Actress Bonnie Franklin, who died on March 1 at age 69 in Los Angeles, was a television trailblazer in the Norman Lear-Allan Manings sitcom One Day at a Time, which had a nearly nine-year run on CBS from 1975 to 1984. Franklin wasn’t the first to portray a divorced woman on TV, but as Ann Romano, a mother of two teenage daughters who moved to Indianapolis to get a fresh start after her marital breakup, her struggle to reinvent herself in her mid-thirties was more realistic than previous portrayals.
As Franklin herself explained about her character in a 1975 interview: “Since she went right from high school into marriage, she has no real experience in the outside world, and at 34, is just beginning to lead a new life. Thankfully, she’s not a caricature…. we have a baseline of a very dramatic show, and out of that comes the comedy.”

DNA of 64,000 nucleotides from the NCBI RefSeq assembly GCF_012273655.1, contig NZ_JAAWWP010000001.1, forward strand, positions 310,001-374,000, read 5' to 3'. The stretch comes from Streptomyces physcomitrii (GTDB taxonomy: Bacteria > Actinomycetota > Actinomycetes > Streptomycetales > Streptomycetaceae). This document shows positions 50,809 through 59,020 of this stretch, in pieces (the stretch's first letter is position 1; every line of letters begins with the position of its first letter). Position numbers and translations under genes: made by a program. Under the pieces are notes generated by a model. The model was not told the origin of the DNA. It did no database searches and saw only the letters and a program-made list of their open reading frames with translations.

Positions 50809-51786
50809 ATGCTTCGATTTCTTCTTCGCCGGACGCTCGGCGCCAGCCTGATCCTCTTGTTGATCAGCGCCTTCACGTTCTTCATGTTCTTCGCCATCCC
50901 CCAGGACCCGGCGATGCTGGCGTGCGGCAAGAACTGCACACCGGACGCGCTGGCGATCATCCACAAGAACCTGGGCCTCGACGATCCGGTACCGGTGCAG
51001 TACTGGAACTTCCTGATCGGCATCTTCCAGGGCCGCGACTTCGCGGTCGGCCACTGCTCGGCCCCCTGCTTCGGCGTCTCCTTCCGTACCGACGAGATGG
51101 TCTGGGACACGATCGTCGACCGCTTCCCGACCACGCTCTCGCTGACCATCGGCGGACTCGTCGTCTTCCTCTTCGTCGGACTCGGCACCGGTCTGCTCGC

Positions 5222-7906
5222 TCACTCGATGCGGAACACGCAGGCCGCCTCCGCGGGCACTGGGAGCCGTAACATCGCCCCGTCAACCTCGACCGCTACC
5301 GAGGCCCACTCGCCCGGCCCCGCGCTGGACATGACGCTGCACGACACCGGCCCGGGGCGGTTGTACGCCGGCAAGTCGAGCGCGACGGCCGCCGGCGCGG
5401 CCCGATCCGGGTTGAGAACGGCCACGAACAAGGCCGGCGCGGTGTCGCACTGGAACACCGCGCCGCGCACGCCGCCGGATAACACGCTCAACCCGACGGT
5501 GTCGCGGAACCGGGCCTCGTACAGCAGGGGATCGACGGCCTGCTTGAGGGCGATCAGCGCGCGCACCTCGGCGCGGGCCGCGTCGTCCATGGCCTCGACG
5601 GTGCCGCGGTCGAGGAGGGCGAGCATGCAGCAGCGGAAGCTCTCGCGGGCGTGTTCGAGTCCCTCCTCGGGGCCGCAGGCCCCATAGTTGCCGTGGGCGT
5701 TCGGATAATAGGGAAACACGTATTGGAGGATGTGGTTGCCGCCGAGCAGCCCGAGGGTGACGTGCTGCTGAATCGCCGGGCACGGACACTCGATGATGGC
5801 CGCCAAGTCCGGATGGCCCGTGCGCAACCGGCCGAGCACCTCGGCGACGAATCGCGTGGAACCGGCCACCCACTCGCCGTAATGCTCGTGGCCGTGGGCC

But as was typical of Lear’s reinvention of the sitcom as social commentary, One Day at a Time also gave Franklin an opportunity to tackle some hot-button issues. Here are five of the most controversial subjects dealt with on the show:
- Teen runaways. In season two, Ann’s daughter Julie (Mackenzie Phillips) quarrels with her and runs off to live in her boyfriend’s truck and an abandoned building.
- Teen suicide. In season three, Ann’s daughter Barbara (Valerie Bertinelli) broke off a friendship with a new girl at school, who became despondent and tried to take her own life.
- Sexual harassment. In season six, a college professor makes advances on Barbara, offering a better grade on a paper as an inducement. Instead, she files a complaint against him.
- Drunk driving. In season six, Ann leaves her job and starts a business with Nick Handris (portrayed by Ron Rifkin). After the two characters become romantically involved, Nick is killed in a car accident caused by a drunk driver. That leaves a grieving Ann to raise Nick’s teenage son.
- Second marriages. In the eighth and next-to-last season, Ann marries the father of her daughter Barbara’s husband, portrayed by Howard Hesseman (better known as disc jockey Johnny Fever on WKRP in Cincinnati).